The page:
Buying a quality roasting pan can save you a ton of turkey anguish in the long run. Just make sure which ever roasting pan you choose, offers your bird 2-inches of clear space on all four sides of the pan and is a heavy enough gauge material so it does not wobble with the turkey in it. Also, having sturdy handles to lift and move the pan with can be very helpful.


How To Thaw a Turkey

How to Safely Thaw a Whole Turkey (Or De-Chillin' The Bird)

A fresh turkey will always be the best choice for a better and more moist bird. But, this is not always (if at all) an option for most home cooks. The reasons are many—price, convenience, timing, store give away—as to why you end up with a frozen turkey. This holiday turkey may well be safe at home with you, but it stills needs to be thawed carefully and slowly in the refrigerator for several days.


10 to 12 pounds
2 Days
4 to 6 Hours
12 to 14 pounds 
3 Days 
6 to 9 Hours 
14 to 18 pounds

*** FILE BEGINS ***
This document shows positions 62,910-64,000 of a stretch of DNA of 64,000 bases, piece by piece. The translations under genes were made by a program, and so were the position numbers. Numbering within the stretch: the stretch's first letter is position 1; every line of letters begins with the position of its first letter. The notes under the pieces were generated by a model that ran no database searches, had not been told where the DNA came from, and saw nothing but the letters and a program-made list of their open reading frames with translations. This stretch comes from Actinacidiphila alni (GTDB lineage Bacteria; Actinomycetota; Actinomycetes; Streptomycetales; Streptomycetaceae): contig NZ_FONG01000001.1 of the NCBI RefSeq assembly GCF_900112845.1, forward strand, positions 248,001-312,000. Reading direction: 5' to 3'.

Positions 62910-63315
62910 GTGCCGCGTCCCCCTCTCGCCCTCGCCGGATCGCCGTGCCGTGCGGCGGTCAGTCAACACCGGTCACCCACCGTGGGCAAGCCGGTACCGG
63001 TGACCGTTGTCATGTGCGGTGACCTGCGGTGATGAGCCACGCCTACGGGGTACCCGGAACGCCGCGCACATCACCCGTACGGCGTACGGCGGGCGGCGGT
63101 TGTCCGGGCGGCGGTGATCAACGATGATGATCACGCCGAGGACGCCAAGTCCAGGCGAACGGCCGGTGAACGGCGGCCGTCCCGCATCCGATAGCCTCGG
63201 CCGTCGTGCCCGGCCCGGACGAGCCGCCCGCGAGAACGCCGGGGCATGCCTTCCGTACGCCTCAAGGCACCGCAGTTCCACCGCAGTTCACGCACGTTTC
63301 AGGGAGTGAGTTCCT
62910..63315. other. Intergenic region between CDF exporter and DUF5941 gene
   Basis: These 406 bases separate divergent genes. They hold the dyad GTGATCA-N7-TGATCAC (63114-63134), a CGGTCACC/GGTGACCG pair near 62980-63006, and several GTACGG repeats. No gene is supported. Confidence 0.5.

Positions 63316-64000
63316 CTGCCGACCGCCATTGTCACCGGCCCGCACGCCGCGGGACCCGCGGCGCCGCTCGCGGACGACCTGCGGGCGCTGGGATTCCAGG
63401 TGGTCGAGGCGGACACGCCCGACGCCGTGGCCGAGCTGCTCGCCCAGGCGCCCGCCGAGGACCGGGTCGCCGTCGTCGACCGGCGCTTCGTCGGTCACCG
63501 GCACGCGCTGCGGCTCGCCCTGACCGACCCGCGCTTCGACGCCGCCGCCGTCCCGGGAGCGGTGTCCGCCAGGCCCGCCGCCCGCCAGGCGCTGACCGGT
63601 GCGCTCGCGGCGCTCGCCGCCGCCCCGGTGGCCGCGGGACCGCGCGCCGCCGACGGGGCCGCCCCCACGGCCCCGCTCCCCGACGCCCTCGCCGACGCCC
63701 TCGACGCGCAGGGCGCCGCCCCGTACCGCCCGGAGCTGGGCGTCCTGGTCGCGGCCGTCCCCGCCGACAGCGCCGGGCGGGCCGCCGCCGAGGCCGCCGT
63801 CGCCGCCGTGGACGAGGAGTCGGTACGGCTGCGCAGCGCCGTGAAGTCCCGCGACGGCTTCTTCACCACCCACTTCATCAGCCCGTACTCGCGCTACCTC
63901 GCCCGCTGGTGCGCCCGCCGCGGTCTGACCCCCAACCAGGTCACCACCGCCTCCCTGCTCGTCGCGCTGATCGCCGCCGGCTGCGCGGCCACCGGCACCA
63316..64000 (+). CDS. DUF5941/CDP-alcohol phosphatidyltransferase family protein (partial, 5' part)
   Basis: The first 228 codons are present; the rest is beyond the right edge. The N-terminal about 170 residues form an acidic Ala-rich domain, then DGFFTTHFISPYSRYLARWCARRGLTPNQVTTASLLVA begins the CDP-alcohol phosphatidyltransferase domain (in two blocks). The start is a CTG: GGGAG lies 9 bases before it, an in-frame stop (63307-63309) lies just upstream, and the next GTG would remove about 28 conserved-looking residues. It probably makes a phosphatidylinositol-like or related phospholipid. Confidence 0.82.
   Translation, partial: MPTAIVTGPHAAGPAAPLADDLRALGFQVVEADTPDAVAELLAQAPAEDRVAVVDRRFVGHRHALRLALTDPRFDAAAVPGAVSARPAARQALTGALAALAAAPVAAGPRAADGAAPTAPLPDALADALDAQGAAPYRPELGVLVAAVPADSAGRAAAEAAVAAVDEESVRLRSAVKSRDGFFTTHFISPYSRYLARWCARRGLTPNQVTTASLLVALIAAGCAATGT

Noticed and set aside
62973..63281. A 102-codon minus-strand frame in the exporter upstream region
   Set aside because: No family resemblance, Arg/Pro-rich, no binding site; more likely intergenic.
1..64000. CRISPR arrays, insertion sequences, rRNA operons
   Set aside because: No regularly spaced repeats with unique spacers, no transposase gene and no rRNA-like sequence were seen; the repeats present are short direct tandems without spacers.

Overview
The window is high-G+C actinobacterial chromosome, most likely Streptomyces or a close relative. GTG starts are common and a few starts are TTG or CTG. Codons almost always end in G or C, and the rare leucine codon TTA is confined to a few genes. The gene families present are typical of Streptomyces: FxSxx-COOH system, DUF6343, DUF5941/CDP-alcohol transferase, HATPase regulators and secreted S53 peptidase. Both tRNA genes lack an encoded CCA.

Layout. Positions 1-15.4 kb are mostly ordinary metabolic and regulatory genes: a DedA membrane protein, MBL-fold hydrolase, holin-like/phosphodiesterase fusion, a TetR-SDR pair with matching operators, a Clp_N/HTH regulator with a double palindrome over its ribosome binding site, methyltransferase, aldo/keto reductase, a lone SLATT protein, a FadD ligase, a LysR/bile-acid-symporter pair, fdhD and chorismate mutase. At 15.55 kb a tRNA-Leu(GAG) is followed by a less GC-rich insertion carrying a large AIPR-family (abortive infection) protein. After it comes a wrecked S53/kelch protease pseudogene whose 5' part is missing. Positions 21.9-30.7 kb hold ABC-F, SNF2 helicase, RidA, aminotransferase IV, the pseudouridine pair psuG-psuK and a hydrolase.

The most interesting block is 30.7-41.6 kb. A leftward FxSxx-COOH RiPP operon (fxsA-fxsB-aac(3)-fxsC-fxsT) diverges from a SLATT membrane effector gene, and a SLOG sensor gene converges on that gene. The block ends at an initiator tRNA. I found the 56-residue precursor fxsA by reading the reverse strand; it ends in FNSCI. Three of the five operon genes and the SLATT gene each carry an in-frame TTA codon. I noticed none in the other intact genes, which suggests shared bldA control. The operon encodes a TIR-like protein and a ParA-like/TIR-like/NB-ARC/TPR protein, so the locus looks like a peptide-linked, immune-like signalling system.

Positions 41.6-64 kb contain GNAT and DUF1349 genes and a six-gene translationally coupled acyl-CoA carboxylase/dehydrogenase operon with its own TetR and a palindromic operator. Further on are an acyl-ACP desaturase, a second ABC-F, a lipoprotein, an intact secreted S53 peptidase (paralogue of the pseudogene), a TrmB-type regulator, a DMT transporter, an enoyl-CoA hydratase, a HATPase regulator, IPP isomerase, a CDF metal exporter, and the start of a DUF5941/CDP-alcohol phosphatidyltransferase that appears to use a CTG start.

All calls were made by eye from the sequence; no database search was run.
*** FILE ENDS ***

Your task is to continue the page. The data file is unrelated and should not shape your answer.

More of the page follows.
4 Days 
9 to 14 Hours 
18 pounds and over
4 to 5 Days
14 to 24 Hours

*Do not be tempted to use warm or hot water to thaw the turkey, only cold water will protect the process in the safest manner.

Thawing a Whole Turkey, Chart

The cheat sheet at right will help guide you through the safe defrosting of your thanksgiving or Christmas turkey. *If you are short on time and big on ambition, a turkey can be thawed in the sink, a large bowl, or even a bathtub (for a really big turkey) filled with cold water, but you are usually still looking at an entire day. The point here, be prepared and plan ahead and your holiday turkey feast will go as smooth as,...well,... is your turkey gravy hopefully!


Cooking a Stuffed Turkey (At 325ºF)

How do you tell if a turkey is done? Wiggle the drumstick of course, if it's loose it's done,...WAY OVER DONE!

**The only safe and reliable way to determine if your holiday turkey is done to a safe, and yet moist point, is to check the internal temperature.**


8 to 12 Pounds
3 to 4 Hours
12 to 16 Pounds 
4 to 4-1/2 Hours